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Birth doulas have been increasing in popularity. These women are there to support you through your labor and birth, making you feel more comfortable and helping you with breathing techniques, massage, and even aromatherapy.

While it can be incredibly comforting to have someone who is there just to support you at your birth, many new parents know that the insecurity and anxiety doesn't stop with a baby's birth.

Is this cry normal? Should he poo more often? What can I do to sooth her when she's cranky? What is the best bathing technique for newborns? These and other questions plague many new moms and dads. Even seasoned parents have their doubts during the newborn stage, and they might simply like a bit of extra support. Where are you going to find that support? Some new parents ask relatives (like a mom or sister) to stay with them for a while right after the birth of a new baby. This can be a wonderful experience. It can also be a nightmare. These people, who came to help you, might turn into dreaded guests who expect cooking to be done for them, or who want to spend as much time with your baby as possible.

Enter the postpartum doula

A postpartum doula can be a wonderful solution. Postpartum doulas, like birth doulas, are there to support you. They can provide information about latching techniques, bottle feeding, infant soothing, diapering, or your own physical postpartum recovery. They can also help you with meal preparation, your older children, or watch your baby so you can grab a shower. It's important to realize that a postpartum doula isn't the same thing as a baby nurse or a health visitor. She's not there to check that your baby is putting on weight, or that the cord stump is healing nicely (though she can do those things).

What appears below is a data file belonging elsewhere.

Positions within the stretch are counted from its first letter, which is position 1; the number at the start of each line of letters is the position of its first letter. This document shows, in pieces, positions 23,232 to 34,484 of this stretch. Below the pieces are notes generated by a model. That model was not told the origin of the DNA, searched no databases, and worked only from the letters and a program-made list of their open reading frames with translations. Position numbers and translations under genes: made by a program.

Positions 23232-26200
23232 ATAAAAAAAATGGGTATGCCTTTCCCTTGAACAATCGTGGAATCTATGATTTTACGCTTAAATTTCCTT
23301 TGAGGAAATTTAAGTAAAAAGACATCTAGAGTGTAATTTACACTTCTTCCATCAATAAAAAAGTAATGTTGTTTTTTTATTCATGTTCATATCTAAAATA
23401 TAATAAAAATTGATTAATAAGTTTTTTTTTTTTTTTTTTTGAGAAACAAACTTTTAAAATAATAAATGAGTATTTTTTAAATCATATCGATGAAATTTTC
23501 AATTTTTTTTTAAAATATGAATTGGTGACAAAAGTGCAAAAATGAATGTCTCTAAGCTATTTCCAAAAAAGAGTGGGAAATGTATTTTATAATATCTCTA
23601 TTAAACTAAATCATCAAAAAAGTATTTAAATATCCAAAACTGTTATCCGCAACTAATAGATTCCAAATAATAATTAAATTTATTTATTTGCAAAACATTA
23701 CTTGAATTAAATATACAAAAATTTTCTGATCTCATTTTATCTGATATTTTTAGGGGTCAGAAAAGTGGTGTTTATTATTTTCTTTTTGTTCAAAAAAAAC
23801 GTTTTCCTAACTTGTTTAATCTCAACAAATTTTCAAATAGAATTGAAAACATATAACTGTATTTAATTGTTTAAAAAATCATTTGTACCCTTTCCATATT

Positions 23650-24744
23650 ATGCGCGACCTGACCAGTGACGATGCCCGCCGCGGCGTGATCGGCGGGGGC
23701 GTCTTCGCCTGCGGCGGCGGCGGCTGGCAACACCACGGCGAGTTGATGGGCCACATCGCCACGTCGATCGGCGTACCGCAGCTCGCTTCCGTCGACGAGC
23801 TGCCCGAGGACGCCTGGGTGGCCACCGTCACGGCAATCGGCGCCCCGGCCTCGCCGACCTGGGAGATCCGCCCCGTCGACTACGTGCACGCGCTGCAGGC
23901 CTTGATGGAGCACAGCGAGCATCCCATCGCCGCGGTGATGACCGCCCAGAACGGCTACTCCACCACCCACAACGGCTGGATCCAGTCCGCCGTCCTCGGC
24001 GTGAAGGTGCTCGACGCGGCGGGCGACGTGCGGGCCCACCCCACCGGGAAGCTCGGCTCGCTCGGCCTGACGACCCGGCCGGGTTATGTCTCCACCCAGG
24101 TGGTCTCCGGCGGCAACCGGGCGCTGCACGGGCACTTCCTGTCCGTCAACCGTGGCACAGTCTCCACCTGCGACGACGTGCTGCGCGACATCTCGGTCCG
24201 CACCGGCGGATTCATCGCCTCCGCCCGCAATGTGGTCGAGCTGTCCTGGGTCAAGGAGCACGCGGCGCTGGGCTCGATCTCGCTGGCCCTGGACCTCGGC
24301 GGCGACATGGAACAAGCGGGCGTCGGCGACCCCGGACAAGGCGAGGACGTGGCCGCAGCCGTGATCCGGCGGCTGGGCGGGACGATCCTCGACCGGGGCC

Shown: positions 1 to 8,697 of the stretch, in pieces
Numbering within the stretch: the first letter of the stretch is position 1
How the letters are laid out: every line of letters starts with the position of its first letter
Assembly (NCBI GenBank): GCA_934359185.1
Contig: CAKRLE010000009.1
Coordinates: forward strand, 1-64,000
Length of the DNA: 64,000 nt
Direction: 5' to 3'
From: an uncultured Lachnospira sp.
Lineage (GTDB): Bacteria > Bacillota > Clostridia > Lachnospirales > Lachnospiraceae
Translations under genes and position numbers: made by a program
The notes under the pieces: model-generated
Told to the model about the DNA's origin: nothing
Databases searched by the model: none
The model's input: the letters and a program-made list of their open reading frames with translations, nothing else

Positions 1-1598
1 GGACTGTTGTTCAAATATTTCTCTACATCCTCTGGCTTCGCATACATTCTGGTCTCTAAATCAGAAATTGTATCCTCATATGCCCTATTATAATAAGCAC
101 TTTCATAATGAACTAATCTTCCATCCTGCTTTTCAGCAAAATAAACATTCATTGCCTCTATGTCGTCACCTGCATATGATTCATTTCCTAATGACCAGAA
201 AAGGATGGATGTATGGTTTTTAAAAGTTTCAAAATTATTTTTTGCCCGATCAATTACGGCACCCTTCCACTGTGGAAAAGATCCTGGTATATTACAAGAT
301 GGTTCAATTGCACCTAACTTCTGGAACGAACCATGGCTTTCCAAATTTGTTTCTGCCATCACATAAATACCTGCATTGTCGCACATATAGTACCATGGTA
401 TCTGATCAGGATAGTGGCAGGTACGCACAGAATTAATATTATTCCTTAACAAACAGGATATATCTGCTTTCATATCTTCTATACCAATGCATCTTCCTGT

Rather, a postpartum doula is there to offer support to you as a new parent. A postpartum doula can make those first few weeks with your new baby a lot more pleasant, in other words. The care a doula provides is individual. Some are there specifically to "mother the mother"; to make your job easier and to make sure you get the rest you need. They can be particularly helpful to moms who had a difficult birth, a cesarean section, or multiple babies. Worrying about the cooking and cleaning is not nice when you feel exhausted and your body aches, after all. That newborn period is so special, and you would prefer to look back on it with fondness rather than just recalling how stressful the whole thing was.

Other postpartum doulas have specific skills that could help you find your way as a new mom. They could know all about breastfeeding, teach you how to use slings or baby massage, or help your older children adjust to the new baby. Every doula is unique, and it's important to look for one that has the skills you're looking for. Since you're going to spend time with her right after you have a baby, liking the doula is also pretty essential. Generally, postpartum doulas can come anywhere from a few days to a whole month. They might come for an hour or so, or stay much longer depending on the level of support you would like. They may come every day, every working day, or only a few days a week. In the United States, postpartum doulas tend to charge between $10 and $15 an hour.

In some cases, they are covered by health savings accounts (HSA) or flexible spending accounts (FSA). You might even get a postpartum doula as a baby shower gift if you are lucky. You'll find a postrpartum doula by asking your midwife, childbirth educator, birth doula or friends. You can also Google postpartum doulas in your area, and your family doctor might know some too.

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